Friday, July 3, 2009

Ethics of concierge medicine


Concierge medicine is often referred to as boutique or retainer-based medical practices. We have seen a surge of physicians and medical groups converting to this type of model over the last several years. Why? Because you can get paid more for seeing fewer patients. Sounds almost ironic, doesn't it? In a typical concierge practice model, patients pay an annual retainer fee outside of insurance to gain greater access to their physician. What does this mean? It means that you may be able to call your doctor directly. Forget about answering services. Also, it may mean that you doctor will see you in the middle of the night if you develop chest pain. Forget waiting in the ER if you need to get admitted by your physician.

If political leaders like presidents can have concierge-type medical care, then is it unethical to offer it to other rich and powerful people? If a billionaire hires you to live and work as a personal doctor for his/her family, would it be unethical to do that? I think the bigger issue revolves around the accessibility to care. If you're the only doctor in a 50 mile radius and you decide to convert your practice, then there may be some ethical issues concerning the accessibility to care and medical need. A related topic deals with the acceptance of Medicaid insurance. Many physicians are choosing not to accept Medicaid because the reimbursement is so low. Eventually, a cash-only model may become the prominent model (especially if the government steps in and offers some level of universal health coverage).

Let's evaluate the ethics behind concierge medicine:
  • Autonomy: Probably not an issue.
  • Beneficence: "the act of doing good things." Well, as long as you offer good care to those who are paying you, you're fine there.
  • Non-Maleficence: "do no harm." Well, this is where concierge medicine may have a problem. If you move to a brand new area to set up your concierge medical care, then you may be fine. However, as I mentioned above, if you're the only doctor in a remote area and you decide to convert your practice, then there may be some ethical issues concerning the accessibility to care and medical need. You may be "harming" those who are unable to afford your prices.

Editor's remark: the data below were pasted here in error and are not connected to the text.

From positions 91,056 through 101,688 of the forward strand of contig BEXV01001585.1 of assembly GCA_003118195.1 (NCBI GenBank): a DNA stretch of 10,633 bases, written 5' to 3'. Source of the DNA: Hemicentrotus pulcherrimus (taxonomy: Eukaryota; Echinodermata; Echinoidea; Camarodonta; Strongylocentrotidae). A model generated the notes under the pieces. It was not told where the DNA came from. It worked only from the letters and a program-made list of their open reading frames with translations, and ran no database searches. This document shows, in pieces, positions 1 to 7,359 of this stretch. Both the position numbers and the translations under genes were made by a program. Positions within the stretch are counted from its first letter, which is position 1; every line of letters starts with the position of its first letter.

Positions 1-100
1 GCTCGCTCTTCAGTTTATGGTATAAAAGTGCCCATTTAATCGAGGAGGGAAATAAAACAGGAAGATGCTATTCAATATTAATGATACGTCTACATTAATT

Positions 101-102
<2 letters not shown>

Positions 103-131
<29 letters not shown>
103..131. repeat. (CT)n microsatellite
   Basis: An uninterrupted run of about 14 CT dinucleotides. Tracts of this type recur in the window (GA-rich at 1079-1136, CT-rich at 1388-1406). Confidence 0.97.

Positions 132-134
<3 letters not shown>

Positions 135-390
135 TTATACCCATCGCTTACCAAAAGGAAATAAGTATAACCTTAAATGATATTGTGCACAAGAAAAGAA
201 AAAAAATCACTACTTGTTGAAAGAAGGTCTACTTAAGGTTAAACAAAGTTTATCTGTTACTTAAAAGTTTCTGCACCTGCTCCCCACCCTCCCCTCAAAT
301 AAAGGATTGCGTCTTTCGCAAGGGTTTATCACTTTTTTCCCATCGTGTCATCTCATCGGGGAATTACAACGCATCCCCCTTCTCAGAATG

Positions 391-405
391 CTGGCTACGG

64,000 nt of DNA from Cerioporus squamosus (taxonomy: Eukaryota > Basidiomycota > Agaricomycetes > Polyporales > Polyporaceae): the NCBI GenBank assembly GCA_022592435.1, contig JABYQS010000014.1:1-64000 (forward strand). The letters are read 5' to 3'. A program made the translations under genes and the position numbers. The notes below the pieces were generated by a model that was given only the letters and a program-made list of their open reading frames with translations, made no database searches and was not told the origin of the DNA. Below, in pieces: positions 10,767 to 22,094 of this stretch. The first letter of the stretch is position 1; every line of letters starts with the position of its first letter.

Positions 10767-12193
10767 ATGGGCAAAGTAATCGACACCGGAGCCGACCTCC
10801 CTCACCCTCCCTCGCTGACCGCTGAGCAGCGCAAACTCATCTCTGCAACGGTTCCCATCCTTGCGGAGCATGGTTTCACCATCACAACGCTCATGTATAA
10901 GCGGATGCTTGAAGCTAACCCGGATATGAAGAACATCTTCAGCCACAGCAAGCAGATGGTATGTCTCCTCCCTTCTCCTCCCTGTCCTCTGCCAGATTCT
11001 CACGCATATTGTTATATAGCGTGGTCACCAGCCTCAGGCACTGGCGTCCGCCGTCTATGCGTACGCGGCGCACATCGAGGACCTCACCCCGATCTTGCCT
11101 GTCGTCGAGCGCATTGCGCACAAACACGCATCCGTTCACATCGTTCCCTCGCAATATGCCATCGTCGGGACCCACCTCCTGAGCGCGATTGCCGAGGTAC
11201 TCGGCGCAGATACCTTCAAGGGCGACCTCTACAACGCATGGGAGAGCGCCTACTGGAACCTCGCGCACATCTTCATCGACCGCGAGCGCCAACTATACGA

• Informed consent: Don't see any issues here as long as your contract is well-written.
  • Confidentiality: Probably not an issue.
The AMA Principles of Medical Ethics ends with this statement: "A physician shall support access to medical care for all people." Hmm, not sure how this relates to concierge medicine.

However, the AMA Principles of Medical Ethics also has this statement: "A physician shall, in the provision of appropriate patient care, except in emergencies, be free to choose whom to serve, with whom to associate, and the environment in which to provide medical care."

2 comments:

  1. I am a concierge physician, and was credited with starting the first such practice in the United States 'from scratch. Your commentary on "Ethics of Concierge Medicine" was a good summary of an over-inflated concern. I too used to believe that their could be some general access to care problems if a physician in a remote area converted to a retainer model. However, after 13 years of slow growth, there are still no concierge physicians in rural areas, as far as I know. This is likely because there are additional economical barriers to success, as well as a much larger catchment area for the physician to serve, making it more difficult for him/her to provide the level of service promoted. Thank you for the opportunity to comment on this interesting topic.

    Dr. Michael O'Neal

    ReplyDelete
  2. is it any less "unethical" if the rural doctor can no longer afford to stay in business and folds up his shop and leaves? Because that is precisely what is going on out there. So many "in the city docs" who know precious little about rural practice clearly have time to debate this. If your concerned about ethics, come work in a rural town.

    ReplyDelete

Blog Widget by LinkWithin